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Is the Internet changing how we think?

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The criticism is not all one-sided though. Slate Magazine calls The Shallows "a Silent Spring for the literary minded," and other critics have been equally laudatory. I would urge you to read The Shallows and make your own judgement. I found it a nuanced, fascinating and passionately written look at how we process information, with excursions into such topics as memory, writing, media, and the malleability of the brain. The book is well researched, with extensive notes and a bibliography, but is very readable.

Carr is not writing a jeremiad. “The Web’s been a godsend to me as a writer,” he says. “Research that once required days in the stacks or periodical rooms of libraries can now be done in minutes. A few Google searches, some quick clicks on hyperlinks, and I’ve got the telltale fact or the pithy quote I was after.… The Net has become my all-purpose medium, the conduit for most of the information that flows through my eyes and ears and into my mind.”

But the Internet’s benefits come at a price, he warns. “What the Net seems to be doing is chipping away my capacity for concentration and contemplation. Whether I’m online or not, my mind now expects to take in information the way the Net distributes it: in a swiftly moving stream of particles. Once I was a scuba diver in the sea of words. Now I zip along the surface like a guy on a Jet Ski.”

Carr gives examples of others -- a university literature professor whose students don’t want to read books, a Rhodes scholar and graduate student in philosophy who doesn’t see the point of reading a book from cover to cover, a friend who contends that the Internet has made him smarter, if less patient.

The Shallows doesn’t provide any solutions. Indeed, Carr says the problem will only get worse as computers become smaller, more pervasive and more connected. But the book does succeed in raising awareness of the issue.

Two more quotes, the first from Carr:

“The development of a well-rounded mind requires both an ability to find and quickly parse a wide range of information and a capacity for open-ended reflection. There needs to be time for efficient data collection and time for inefficient contemplation, time to operate the machine and time to sit idly in the garden. We need to work in Google’s “world of numbers,” but we also need to be able to retreat to Sleepy Hollow. The problem today is that we’re losing our ability to strike a balance between those two very different states of mind. Mentally, we’re in perpetual locomotion. . . .”

And the last word, from a 17-year-old commenting on Carr's original piece in The Atlantic:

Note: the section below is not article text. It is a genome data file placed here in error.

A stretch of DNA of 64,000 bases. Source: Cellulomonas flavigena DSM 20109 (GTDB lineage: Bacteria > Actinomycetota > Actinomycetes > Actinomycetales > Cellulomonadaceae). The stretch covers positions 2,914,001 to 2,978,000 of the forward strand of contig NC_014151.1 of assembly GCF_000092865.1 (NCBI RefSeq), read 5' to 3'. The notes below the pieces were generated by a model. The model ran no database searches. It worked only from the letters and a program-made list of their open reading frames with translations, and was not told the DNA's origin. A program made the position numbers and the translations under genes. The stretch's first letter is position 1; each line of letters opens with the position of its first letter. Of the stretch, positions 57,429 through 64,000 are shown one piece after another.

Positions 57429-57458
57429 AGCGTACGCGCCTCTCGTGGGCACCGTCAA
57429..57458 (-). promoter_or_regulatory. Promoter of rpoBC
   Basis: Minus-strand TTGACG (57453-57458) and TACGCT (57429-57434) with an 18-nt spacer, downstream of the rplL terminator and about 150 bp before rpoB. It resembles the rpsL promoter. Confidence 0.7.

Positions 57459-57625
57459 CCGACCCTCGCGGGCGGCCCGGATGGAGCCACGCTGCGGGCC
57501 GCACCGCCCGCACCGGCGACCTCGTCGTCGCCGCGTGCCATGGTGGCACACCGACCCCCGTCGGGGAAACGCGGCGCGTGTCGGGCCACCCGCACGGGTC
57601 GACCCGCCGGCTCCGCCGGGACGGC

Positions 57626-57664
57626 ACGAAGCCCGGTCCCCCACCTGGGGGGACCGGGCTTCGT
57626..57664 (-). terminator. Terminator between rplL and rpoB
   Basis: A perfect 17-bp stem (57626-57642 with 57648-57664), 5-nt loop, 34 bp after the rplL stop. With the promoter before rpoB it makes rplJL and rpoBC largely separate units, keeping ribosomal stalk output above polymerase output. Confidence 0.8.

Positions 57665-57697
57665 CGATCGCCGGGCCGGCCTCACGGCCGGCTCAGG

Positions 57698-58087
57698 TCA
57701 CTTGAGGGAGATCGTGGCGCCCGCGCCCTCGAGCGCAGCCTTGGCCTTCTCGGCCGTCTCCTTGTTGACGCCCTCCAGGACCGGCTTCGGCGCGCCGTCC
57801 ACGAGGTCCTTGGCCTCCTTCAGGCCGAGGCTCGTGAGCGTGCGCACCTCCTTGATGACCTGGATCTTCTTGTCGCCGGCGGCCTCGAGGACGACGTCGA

"Like most of my generation, I was raised on a maybe overwhelming helping of the Internet. It took a great deal of effort for me to finish the article. My mind was wandering after the first few paragraphs. Not being able to see the end of the article was even more discouraging and I had to scroll down to see how much more I had to read, as if I was running a race and needed motivation to finish. I can't remember the last time I read a book for fun, and I used to read constantly. But now I'm worried I may not be able to get back into the habit as easily as I used to.”

Even if you can't get back into the habit, make the effort to read this book. Turn off the computer, put away the smartphone. Get a copy of The Shallows, and read it. I promise you, it'll be worth it.

Elsewhere in technology news this week:

  • Apple released the latest version of the iPhone. Both Bell and Rogers will be offering it in Canada sometime soon. But Rogers is pleading with customers not to call regarding the new gadget. On both its website, and in an email to customers, Rogers has posted the following message:

“Dear Customer,
The iPhone 4 recently launched in the U.S. and several other countries outside Canada. We’re anxiously awaiting the launch of the iPhone 4 in Canada on the Rogers network, however, at this time we don’t have anything to announce on availability and pricing. We expect that these details will be announced well ahead of the Canadian launch. We’ll continue to share details as soon as we can by e-mail. In the meantime, we recommend that customers do not call our Customer Care representatives as they have no additional details.”

  • Hyper-local blogs are fashionable, according to the Vancouver Courier. The Courier article mentions two blogs (one of which doesn’t seem to be operational yet). But local blogs in Vancouver are nothing new: beyondrobson.com has been operational for quite some time now, as has New Westminster’s Tenth to the Fraser.
  • The Internet Corporation for Assigned Names and Numbers (ICANN) has approved “.xxx” domains for pornography websites. It is expected the domains will be operational by the end of the year. Other top-level domains still awaiting a decision from ICANN are .asia, .mail and .tel. More information, including background on the controversy surrounding this decision, can be found on CNET.com.

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